|When working with menus for PowerBuilder we quite often create a generic
set of MDI style menus which we enable and disable in our windows. This has an advantage
for the developer in that we only need a few common sets of menus and they are easier to
program. The user benefits because the menu layout is almost always the same and they get
used to the layout thus improving productivity and reducing training for new applications
that follow using the same code base.
However I have found that some users find the
context of the menu options confusing and there is a learning curve while the user gets to
know how these menu items work and what does what. We could help reduce this learning
curve by good use of tooltips and microhelp but as well as generic menu items we also have
generic microhelp that does little to help the user.
To reduce this problem I introduced context sensitive menus. All of the microhelp and
tooltips in the menu hae two special keywprds within the text. We use "entity"
and "row". We then have two functions in the menu ancestor that accept a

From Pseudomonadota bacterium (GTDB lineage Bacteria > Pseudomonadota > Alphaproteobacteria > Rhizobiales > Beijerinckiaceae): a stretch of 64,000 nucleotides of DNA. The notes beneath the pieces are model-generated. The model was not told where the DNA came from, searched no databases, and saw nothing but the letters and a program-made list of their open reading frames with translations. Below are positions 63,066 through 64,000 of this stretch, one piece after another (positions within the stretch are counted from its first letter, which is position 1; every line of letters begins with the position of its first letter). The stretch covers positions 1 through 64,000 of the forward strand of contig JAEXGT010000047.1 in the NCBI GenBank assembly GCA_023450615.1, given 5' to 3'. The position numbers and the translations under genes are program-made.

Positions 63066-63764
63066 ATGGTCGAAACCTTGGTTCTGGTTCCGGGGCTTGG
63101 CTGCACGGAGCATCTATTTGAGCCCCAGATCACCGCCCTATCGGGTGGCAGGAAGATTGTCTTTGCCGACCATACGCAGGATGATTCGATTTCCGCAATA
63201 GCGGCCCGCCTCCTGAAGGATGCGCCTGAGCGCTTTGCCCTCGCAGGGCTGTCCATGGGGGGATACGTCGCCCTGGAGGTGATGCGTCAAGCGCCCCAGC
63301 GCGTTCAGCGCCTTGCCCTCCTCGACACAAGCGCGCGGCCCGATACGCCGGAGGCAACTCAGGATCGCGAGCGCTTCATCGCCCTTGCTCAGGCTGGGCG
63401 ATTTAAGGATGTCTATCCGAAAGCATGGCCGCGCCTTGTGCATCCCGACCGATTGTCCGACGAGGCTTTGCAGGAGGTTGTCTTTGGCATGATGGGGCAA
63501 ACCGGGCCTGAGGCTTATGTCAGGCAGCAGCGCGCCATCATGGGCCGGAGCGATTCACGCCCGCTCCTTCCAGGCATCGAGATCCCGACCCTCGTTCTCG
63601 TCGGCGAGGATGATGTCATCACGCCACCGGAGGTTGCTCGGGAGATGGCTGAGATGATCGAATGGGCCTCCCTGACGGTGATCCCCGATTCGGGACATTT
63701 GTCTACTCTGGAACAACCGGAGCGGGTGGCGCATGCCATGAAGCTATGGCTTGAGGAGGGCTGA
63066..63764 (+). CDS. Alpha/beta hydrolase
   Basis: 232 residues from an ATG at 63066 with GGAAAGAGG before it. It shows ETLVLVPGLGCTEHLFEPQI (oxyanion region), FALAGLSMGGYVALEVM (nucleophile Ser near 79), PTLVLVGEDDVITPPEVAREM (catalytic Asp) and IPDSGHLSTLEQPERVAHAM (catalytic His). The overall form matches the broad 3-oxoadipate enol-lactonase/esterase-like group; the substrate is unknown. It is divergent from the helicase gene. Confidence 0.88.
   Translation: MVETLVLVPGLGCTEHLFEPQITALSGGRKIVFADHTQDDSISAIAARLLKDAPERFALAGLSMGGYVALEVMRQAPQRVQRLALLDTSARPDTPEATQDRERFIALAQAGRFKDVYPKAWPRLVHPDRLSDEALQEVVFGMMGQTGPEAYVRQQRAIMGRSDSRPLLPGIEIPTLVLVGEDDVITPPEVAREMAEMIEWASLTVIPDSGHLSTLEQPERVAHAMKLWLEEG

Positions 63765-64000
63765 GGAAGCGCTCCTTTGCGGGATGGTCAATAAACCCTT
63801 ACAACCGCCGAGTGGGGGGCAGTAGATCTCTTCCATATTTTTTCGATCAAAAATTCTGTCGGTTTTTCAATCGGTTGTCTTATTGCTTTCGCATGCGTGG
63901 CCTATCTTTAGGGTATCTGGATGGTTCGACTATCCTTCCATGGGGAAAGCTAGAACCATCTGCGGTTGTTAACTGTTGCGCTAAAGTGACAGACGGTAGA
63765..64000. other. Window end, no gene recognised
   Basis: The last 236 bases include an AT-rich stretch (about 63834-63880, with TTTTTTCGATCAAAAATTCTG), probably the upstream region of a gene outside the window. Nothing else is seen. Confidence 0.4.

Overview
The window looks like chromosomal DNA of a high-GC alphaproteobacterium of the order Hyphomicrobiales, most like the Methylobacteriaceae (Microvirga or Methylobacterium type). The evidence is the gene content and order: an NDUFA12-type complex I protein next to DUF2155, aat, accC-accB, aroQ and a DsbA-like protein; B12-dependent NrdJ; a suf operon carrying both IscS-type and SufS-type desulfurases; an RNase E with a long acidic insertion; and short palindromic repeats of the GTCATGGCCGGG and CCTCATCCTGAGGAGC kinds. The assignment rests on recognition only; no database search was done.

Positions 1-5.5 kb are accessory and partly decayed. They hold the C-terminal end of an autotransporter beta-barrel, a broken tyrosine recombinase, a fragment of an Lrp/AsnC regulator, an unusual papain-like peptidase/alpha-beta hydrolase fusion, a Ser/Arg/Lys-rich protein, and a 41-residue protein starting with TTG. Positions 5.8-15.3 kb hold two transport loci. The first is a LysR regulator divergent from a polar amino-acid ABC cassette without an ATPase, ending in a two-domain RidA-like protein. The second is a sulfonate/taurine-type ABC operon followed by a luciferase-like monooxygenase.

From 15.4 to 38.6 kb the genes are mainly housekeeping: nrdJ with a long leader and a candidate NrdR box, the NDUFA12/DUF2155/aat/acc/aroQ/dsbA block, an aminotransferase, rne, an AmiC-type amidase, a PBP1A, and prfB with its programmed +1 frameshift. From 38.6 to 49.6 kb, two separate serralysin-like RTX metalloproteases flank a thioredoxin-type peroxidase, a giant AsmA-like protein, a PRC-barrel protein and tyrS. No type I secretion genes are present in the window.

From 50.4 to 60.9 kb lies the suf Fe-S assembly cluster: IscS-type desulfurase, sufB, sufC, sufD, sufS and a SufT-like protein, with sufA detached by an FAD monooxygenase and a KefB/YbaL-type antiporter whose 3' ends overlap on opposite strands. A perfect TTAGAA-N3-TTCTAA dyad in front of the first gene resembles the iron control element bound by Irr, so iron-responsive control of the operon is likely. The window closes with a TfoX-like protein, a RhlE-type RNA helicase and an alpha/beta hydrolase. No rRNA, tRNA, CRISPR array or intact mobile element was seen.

replacement for entity or row. We remember the previously used keyword and replace all
occurences of the old keyword with the new keyword. So instead of "create new
entity" we have "create new exepense report" or whatever the context of the
This may seem a little over the top for simple windows, but when we have more complex
windows where many different types of record can be created it really aids users new and
old. For example we have a window which is based on a treeview control. You can create 6
different records within the tree hierarchy. Instead of New entity or New row for the
tooltips and microhelp the user get the correct help text based on their location within
the hierarchy. For example New Proposal, New Schedule etc.
So by adding a few simple functions and calling them from the open event of each window
we can really improve the visual cues and feedback for the user, reduce the learning curve
and reduce errors and mistakes.